White Collar Law & Investigations

The Foley Hoag White Collar Law & Investigations blog addresses the developing regulatory environment that confronts businesses and individuals in virtually any industry.  Whether federal or state investigations, enforcement actions, changing enforcement priorities, criminal prosecutions or related civil proceedings, the White Collar Law & Investigations blog will provide regular coverage and updates that draw on the deep experience of Foley Hoag’s White Collar Crime & Government Investigations practice.

On September 12, 2019, Deputy Assistant Attorney General Matthew Miner signaled that the Department of Justice may provide further guidance to prosecutors—and companies—on how to evaluate claims of corporate poverty.  In a speech at the University of Texas School of Law’s 6th Annual Government Enforcement Institute,  Miner stated that the DOJ has been considering the issuance of “concrete guidance or factors to consider” to assist prosecutors in their evaluation of companies who claim that they…
The Eleventh Circuit agreed with the trial court that the government must do more than present expert evidence that a physician’s clinical judgment was inaccurate to establish falsity under the False Claims Act.  Nonetheless, the appellate court remanded for the trial court to consider additional evidence that, the government contends, establish falsity even under the standard now set by the Eleventh Circuit. At issue was whether AseraCare Inc. had falsely certified that Medicare recipients were…
The Massachusetts Superior Court recently held that a qui tam relator’s analysis of publicly available information was subject to the public disclosure bar and that, no matter how involved or expert that analysis was, the relator was not the original source of the information alleged in the complaint.  Thus, in Commonwealth ex rel. Johan Rosenberg v. JPMorgan Chase & Co., et al., SUCV2014-03323, Judge Kaplan, sitting in the Business Litigation Session, dismissed the complaint.  This…
Last week the Department of Justice announced that American Airlines will pay over $22 million to settle claims that it falsely reported delivery times for mail it delivered on behalf of the United States Postal Service. Under a contract between USPS and American, the airline was responsible for picking up U.S. mail from various receptacles in the United States and in U.S. government offices abroad, and delivering that mail to domestic and international locations. Among…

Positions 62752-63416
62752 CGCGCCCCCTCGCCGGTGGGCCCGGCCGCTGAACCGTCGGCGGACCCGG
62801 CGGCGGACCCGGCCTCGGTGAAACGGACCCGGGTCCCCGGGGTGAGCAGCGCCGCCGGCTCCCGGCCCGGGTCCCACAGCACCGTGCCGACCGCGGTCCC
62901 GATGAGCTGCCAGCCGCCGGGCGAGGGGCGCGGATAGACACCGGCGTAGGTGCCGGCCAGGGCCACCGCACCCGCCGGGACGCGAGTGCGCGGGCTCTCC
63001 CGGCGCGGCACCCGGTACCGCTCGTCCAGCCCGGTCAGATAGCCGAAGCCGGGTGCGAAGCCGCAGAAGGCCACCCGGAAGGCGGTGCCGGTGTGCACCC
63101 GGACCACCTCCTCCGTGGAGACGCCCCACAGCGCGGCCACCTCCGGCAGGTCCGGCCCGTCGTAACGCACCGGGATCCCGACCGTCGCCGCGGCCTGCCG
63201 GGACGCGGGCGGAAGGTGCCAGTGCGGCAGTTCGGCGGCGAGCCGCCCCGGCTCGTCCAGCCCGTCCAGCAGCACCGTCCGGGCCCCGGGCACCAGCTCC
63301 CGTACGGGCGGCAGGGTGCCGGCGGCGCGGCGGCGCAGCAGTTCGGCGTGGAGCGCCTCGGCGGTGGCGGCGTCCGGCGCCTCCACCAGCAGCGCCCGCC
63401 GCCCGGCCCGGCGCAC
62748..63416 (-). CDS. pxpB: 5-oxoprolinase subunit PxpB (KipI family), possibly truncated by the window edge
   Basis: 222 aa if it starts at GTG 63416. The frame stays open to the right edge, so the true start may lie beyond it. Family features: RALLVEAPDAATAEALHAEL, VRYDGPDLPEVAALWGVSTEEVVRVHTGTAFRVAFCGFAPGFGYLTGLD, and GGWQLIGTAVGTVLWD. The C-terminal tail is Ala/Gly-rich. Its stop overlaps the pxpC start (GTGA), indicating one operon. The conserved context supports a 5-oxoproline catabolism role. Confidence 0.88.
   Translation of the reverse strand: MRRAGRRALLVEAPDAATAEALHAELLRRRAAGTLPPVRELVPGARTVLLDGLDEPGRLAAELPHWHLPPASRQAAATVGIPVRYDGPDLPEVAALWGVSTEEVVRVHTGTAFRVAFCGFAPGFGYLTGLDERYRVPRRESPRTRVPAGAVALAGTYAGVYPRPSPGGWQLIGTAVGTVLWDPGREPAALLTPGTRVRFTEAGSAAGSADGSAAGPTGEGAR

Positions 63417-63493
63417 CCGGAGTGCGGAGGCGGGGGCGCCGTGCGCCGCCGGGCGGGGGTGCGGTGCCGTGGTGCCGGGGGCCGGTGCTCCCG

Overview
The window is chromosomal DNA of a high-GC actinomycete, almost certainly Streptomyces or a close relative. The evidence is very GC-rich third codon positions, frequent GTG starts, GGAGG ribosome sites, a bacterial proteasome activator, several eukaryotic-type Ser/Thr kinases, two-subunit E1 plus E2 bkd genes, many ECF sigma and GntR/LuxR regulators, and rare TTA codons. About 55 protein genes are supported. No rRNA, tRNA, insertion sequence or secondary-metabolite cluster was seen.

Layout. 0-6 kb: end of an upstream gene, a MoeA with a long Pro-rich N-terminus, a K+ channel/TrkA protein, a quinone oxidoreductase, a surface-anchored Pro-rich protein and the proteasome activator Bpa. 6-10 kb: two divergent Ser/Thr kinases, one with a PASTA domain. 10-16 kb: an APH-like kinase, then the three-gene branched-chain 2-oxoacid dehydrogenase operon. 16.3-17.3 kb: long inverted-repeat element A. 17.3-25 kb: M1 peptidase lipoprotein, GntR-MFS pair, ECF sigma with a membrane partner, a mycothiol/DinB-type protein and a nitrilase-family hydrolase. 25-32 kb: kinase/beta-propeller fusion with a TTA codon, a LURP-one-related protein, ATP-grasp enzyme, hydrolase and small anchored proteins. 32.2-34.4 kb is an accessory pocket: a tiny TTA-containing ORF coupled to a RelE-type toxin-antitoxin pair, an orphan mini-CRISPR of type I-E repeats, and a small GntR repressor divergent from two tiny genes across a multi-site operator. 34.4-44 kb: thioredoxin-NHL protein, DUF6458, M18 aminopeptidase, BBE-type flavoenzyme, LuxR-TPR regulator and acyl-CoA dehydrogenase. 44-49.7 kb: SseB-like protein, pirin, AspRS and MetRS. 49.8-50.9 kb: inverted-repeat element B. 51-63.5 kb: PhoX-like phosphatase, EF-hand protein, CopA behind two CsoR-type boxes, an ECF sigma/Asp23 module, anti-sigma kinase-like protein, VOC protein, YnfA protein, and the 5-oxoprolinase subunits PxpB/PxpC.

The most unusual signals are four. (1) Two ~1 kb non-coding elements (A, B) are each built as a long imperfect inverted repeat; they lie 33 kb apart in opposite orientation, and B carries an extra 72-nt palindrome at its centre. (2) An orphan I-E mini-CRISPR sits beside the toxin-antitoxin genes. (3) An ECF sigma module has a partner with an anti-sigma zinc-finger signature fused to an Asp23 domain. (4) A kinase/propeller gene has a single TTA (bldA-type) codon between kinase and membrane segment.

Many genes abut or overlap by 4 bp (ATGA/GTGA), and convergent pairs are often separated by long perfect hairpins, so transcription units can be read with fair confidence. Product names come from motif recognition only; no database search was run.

Late last month the U.S. Attorney’s Office for the District of Connecticut issued a press release regarding the latest False Claims Act (FCA) settlement involving the healthcare industry in New England.  According to the Department of Justice (DOJ), Clinical Science Laboratory, Inc. (CSL) and its individual owners agreed to pay over $1.5 million to settle claims that they had violated federal and state FCA laws.  The government stated that Massachusetts-based CSL provided urine drug testing…
In September 2018, the Internal Revenue Service (IRS) closed its Offshore Voluntary Disclosure Program (OVDP), which had, in various forms and at various times since 2009, provided a mechanism for taxpayers with undisclosed foreign accounts to come clean and avoid criminal liability.  While this was a noteworthy development and made the news given how hard the IRS had pushed in the recent past for compliance in this area, the reality is that IRS has long…
Massachusetts Secretary of State Bill Galvin and his Securities Division are increasingly turning their attention toward securities offerings in the cannabis industry, as demonstrated by the June 19, 2019 filing of the second enforcement action against a cannabis business in the last two months.  The filing was accompanied by a statement from Galvin warning of future sweeps in the industry. The latest enforcement action, brought against Positronic Farms, based in Holyoke, MA, and its founder…
The Supreme Court, in a unanimous decision authored by Justice Thomas, agreed with the Eleventh Circuit that the False Claims Act’s “government knowledge” statute of limitations applies regardless of whether the government chooses to intervene in a qui tam suit. Under the False Claims Act, a civil action must be filed by the later of 1) six years after the statutory violation, or  2) three years after the relevant facts are “known or reasonably…
The U.S. District Court for the Southern District of New York recently criticized government agencies for outsourcing their investigation to the target company, Deutsche Bank, and its counsel, Paul Weiss, to such a degree that the court treated statements that an employee made to internal investigators as the product of government interrogation.  United States v. Connolly, No. 16 Cr. 0370 (CM), 2019 U.S. Dist. LEXIS 76233 (S.D.N.Y. May 2, 2019).   The investigation concerned potential manipulation…
We have been writing about white-collar enforcement trends discussed at the Boston Bar Association’s recent White Collar Crime Conference (see here and here). Today we look at one area that was the subject of much discussion at the conference: securities enforcement. Paul Levenson, Director of the Boston Regional Office of the U.S. Securities and Exchange Commission (SEC), said that the SEC is looking closely at microcap fraud, in addition to its other 2019